If you think about it, VR has the potential become much more intrusive, and as a result, a more effective media device than old media like television. Real life experiences, similar to those which actually take place, will be able to be experienced first-hand and with the active involvement of a potentially large audience. But, as we’ve already assessed some of the short-term effects of VR, it’s timely to consider those issues which could have lasting consequences.
With the advancements in VR technology there has already been a lot of research undertaken on its effects in the longer term. Jeremy Bailenson, the founder and director of the Virtual Human Interaction Lab at Stanford University, has carried out a wide-ranging study to test the effects of medium to long-term VR use in people (positive or negative, depending on the study perspective).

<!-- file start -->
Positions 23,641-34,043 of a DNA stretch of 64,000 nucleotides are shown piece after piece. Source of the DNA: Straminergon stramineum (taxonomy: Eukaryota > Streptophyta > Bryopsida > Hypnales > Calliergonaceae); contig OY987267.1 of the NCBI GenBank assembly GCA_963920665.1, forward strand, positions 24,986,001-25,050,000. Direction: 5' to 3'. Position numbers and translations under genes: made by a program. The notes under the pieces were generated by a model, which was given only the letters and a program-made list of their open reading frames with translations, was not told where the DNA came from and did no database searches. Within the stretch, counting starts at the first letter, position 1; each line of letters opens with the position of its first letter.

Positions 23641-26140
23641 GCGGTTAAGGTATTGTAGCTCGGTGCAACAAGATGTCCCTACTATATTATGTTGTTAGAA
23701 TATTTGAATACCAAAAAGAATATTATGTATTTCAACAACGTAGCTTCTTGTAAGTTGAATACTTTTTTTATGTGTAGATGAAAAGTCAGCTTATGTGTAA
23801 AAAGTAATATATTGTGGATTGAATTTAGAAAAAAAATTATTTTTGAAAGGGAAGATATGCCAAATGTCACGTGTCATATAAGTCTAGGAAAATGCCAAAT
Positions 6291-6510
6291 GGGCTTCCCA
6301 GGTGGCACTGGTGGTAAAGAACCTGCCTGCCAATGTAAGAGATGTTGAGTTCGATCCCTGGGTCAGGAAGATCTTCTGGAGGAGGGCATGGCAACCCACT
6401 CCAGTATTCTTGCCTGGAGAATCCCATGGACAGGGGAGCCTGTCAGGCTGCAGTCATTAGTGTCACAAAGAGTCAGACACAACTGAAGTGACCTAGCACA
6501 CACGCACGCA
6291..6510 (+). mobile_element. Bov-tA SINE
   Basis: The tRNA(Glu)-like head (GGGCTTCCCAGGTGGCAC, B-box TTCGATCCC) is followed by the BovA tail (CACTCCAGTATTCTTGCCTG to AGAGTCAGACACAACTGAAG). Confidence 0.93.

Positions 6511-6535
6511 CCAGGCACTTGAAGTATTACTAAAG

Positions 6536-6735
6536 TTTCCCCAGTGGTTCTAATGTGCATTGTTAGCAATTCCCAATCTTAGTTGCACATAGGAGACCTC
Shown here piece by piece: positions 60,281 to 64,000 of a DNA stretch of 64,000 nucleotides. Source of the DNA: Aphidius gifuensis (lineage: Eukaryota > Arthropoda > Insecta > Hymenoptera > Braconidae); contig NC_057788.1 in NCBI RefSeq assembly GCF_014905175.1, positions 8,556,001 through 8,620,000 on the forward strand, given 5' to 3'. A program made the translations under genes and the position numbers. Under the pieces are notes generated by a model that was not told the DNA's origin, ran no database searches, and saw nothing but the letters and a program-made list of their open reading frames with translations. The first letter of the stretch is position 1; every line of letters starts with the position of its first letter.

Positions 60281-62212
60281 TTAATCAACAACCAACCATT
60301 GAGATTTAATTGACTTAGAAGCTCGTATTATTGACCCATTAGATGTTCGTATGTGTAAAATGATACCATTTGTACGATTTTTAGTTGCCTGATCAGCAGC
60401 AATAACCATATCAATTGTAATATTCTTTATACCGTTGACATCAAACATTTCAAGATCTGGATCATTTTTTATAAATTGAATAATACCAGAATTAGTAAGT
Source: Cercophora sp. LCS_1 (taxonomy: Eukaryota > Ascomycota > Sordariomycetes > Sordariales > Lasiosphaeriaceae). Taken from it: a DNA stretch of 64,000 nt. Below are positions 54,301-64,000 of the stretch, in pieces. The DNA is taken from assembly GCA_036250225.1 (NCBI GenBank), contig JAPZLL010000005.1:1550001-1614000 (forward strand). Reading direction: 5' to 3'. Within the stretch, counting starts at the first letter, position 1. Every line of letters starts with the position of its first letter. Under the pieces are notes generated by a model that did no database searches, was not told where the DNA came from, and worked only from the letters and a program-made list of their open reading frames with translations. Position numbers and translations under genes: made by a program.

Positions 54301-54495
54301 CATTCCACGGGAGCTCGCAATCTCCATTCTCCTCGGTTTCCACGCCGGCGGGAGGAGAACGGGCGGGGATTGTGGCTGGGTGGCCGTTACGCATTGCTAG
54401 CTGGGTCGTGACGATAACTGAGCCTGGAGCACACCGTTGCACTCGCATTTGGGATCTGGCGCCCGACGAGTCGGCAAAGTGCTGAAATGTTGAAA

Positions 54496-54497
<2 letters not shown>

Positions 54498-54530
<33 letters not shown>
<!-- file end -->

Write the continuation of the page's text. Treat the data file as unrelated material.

The user test was as follows: wearing a VR headset, the user needs to find a tree that is located in a very pleasant area, filled with twittering birds. The experimenter then reads out loud a short piece revealing how many rolls of non-recycled toilet paper a single cord of tree is able to produce, and how many trees had been cut down to supply an average 20 year-old American with non-recycled toilet paper. The tester is then instructed to cut down the tree, and the sound of a chainsaw can then be heard. As soon as the tree is felled – thud – the birdsong abruptly stops. The purpose of the study was to encourage participants to make a more conscious decision about which toilet paper they bought – recycled or non-recycled. Bailenson has said that even after completing the study he kept receiving emails from volunteers, who said that when they used paper they couldn’t avoid hearing the deafening noise of the fall of that tree.
Even more compelling television